In the third week of September 2008 I sat at a table with a builder on one side and the buyer’s father on the other. “You should accept this offer,” said the father, doing his best impression of a tenured college professor. He began lecturing the builder sitting directly across from him. “You are young, and this is your first downturn. You will lose your shirt on this new construction but in a few years from now when you look back and internalize that I saved the day, you will thank me.”
Now, if you’re wondering what led my buyer’s father to speak in such brazen terms to the builder I was representing, rest assured these were not normal times. Lehman Brothers, the fourth largest investment bank in the U.S. had collapsed only a few days earlier and the fallout was swift. I had been working with this builder for months trying to secure a deal on this very same new construction for a family in Canada. The entire house was customized to this buyer’s specifications, a deposit was secured and then suddenly the financial markets crumbled. The Canadians panicked and immediately backed out of the deal walking away from their deposit.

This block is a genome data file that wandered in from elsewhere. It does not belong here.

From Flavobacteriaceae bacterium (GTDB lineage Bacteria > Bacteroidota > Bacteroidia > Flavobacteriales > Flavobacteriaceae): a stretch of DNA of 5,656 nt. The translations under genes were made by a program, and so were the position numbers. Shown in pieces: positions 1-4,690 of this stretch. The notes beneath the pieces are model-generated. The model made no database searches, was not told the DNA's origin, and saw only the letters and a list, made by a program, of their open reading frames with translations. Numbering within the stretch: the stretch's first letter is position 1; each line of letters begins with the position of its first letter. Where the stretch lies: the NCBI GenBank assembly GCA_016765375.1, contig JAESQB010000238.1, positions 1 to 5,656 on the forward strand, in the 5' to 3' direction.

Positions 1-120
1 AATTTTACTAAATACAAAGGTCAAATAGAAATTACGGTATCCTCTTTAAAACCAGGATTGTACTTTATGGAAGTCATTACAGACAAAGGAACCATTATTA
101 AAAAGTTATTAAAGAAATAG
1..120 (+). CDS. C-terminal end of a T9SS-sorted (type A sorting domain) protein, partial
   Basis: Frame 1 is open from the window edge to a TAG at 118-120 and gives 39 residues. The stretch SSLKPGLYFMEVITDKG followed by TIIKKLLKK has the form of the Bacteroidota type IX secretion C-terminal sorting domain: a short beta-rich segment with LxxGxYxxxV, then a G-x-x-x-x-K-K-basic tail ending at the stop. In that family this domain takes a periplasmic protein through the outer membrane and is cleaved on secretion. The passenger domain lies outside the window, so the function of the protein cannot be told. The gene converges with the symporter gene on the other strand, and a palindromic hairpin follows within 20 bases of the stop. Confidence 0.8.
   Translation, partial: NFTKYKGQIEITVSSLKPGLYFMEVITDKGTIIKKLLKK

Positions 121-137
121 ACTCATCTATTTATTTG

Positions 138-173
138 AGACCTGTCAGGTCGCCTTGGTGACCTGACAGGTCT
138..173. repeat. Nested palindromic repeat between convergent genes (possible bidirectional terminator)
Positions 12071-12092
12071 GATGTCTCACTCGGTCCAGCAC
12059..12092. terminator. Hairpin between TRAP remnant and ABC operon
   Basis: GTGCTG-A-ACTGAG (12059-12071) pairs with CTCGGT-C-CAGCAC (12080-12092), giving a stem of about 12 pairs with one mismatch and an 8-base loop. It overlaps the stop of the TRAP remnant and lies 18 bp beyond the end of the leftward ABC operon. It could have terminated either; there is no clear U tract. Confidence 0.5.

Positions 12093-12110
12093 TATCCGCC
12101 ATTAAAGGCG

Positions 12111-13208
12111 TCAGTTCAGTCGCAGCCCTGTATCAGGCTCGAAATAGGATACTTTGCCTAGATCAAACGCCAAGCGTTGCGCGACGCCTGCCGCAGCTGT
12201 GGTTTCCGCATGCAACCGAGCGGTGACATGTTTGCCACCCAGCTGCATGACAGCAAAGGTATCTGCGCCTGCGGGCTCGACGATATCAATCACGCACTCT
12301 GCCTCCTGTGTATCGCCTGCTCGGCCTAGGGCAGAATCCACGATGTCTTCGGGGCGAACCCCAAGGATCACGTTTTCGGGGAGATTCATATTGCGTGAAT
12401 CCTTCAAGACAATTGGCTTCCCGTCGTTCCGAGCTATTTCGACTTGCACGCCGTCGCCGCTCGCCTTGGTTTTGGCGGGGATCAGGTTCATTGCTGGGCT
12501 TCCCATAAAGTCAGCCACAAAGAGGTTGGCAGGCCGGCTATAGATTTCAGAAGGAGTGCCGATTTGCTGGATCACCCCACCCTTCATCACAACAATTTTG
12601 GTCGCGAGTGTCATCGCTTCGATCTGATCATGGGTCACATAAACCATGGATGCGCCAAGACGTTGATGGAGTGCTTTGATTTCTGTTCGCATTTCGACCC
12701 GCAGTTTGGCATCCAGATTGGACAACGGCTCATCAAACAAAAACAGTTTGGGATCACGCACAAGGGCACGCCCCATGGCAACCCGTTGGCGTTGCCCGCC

At that time, I was determined to keep the builder optimistic and tried to assure him (and myself) that while he might not match his original deal with the Canadians, given the new reality there were still opportunities available. I surely could not have anticipated either the father’s tone at this meeting nor could I have possibly foreseen that the offer would be as low as $750,000 for a $1.1 million dollar new construction.
The builder kept a cool demeanor the whole time and sat quietly during the tirade. “Thank you very much for your offer, my agent will be in touch with you,” and with those words the builder stood up and the meeting was over. The buyer left and we sat in silence for a few moments looking at each other. “This guy thinks he’s buying shares of stock after a crash; that’s not how real estate sells in this area.”
A few tense weeks later, using some creativity we made a deal with a third buyer. Instead of knocking the whole house down, the decision was made to keep the foundation as well as much of the original house and create a large renovation plus expansion. The price point was adjusted thus procuring a buyer at that precarious moment in time.
I learned a lot from this encounter. Number one, keep your mouth shut and remain calm when there is an argument going on, especially when you represent both parties.
Number two the old adage that the customer is always right is simply not true.
Nechama Polak is the Broker of Record and owner of V and N Group LLC located at 1401 Palisade Ave in Teaneck. [email protected] 201 826 8809.